Sep. 6, 2006 update: Iran's former president Mohammad Khatami took time out from his U.S. trip on Sep. 2 for a "private visit" to the Oriental Institute, where he met with its director, Gil Stein, and the University of Chicago's provost, Richard Saller. They discussed the tablets. Khatami stated that the tablets "do not belong to governments but to the Iranian nation and the world. These artifacts are not only part of the history and civilization of the Iranian nation but also belong to all mankind." Stein added that the university has "deep sympathy" for the victims but that turning over any objects of "cultural heritage" would be improper. In contrast, David Strachman said that in hosting Khatami, the U. of C. "is not just fronting for Iran but directly scheming with them."
Apr. 13, 2007 update: Of course, two can play this game, and the Islamic Republic of Iran has appropriated the old U.S. embassy in Tehran to auction off by way of compensating Hossein Alikhani, an Iranian businessman abducted 15 years ago in a bungled sting operation by US customs agents. Abducted in the Bahamas in 1992 for violating American sanctions against Libya, Alikhani spent 105 days in a U.S. jail. Alikhani, who won a judgment of US$550 million four years ago in what appears to be the first lawsuit against the U.S. government for supporting terrorism, says that "The property has effectively been seized and is in my name. I hope to return to Iran in a few weeks to arrange the auction." The former embassy, currently hosts a some of Revolutionary Guards corps as well as an anti-American museum.
July 31, 2007 update: Judge Manning has rejected the Iranian claim that, as a foreign government, it is exempt from a U.S. statute that requires it to designate an official to answer questions from Strachman under oath. Ruling in Rubin v. The Islamic Republic of Iran, 03c9370, U.S. District Court, Northern District of Illinois, Eastern Division (Chicago), Manning rejected Corcoran's argument that the clay tablets are protected by the Foreign Sovereigns Immunity Act.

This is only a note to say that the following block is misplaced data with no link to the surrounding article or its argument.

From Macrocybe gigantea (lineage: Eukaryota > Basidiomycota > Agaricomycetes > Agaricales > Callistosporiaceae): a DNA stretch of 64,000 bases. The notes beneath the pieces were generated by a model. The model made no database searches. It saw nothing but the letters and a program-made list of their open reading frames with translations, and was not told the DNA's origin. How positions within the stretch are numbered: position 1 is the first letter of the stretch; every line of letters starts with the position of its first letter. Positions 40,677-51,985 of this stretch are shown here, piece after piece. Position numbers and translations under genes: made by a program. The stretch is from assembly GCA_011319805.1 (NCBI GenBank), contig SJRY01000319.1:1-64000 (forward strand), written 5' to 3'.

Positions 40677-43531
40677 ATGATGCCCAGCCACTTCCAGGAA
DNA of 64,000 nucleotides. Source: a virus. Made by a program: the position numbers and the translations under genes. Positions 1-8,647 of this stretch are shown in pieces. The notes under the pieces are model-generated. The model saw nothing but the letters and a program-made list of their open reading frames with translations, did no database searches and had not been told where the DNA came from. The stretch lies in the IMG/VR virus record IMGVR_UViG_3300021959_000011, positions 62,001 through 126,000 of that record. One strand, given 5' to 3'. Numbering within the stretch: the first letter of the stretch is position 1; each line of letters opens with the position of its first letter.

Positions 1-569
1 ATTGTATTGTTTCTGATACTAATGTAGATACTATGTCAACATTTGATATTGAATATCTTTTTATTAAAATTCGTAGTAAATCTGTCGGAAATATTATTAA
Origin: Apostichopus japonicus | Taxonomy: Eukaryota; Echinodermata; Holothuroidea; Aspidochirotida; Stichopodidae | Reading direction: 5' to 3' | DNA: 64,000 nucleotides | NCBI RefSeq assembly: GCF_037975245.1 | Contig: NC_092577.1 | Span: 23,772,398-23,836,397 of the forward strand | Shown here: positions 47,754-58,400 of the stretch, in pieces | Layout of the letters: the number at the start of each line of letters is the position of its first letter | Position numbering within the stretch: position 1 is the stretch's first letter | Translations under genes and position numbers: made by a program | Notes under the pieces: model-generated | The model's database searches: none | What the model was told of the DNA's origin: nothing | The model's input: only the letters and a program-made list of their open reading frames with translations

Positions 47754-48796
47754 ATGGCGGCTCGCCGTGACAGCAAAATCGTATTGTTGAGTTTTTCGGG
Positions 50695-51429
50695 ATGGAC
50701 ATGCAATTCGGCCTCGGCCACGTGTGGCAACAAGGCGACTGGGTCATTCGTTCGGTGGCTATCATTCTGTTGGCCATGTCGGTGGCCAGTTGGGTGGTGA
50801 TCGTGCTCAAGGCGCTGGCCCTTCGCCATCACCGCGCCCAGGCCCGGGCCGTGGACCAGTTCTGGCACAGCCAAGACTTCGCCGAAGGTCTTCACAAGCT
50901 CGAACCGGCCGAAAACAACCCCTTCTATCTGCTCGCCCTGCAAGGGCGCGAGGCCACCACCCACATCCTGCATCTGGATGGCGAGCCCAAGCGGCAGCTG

Nov. 15, 2007 update: I place this litigation in context in a column at "Washington Protects the Terror Masters."
Feb. 21, 2009 update: "Imagine if the Russians laid claim to the Declaration of Independence, the Constitution and the original draft of the Gettysburg Address because they had a legal case against us. How would we feel?" That's Gil Stein, director of the Oriental Institute, raging a bit hyperbolically against the lawsuit that would confiscate the clay tablets (a better analogy would be to archeological finds along the Jamestown River). He is quoted in an Associated Press roundup of the case by Sharon Cohen, "Terror victims seeking Persian relics in court."
One piece of news: Societas Iranologica Europea, a European association of scholars, has collected hundreds of signatures asking Barack Obama to prevent the tablets from being sold or confiscated.
And this: there may be competition for the tablets.
Cohen also gives a good description of the role of these tablets in studying ancient Iran:
As for the value of the tablets,
Nov. 2, 2009 update: Societas Iranologica Europea got its wish; the Obama administration has sided with Tehran in asking the 7th circuit court of appeals not to make the Iranian artifacts available to the victims of terror, reports Lynne Marek in the National Law Journal
To which David Strachman, the victims' lawyer replied that "Iran is hiding behind the skirt of the U.S. government."
Mar. 29, 2011 update: The 7th Circuit Court of Appeals had overturned a ruling that allowed Jenny Rubin et al. (the plaintiffs) to seize Iranian assets in the United States, specifically from Chicago-area museums, to receive the $71.5 million judgment against the Iranian government. The decision holds that the lower court wrongly denied Tehran sovereign immunity and returned the case back to the lower court for further proceedings "consistent with this opinion."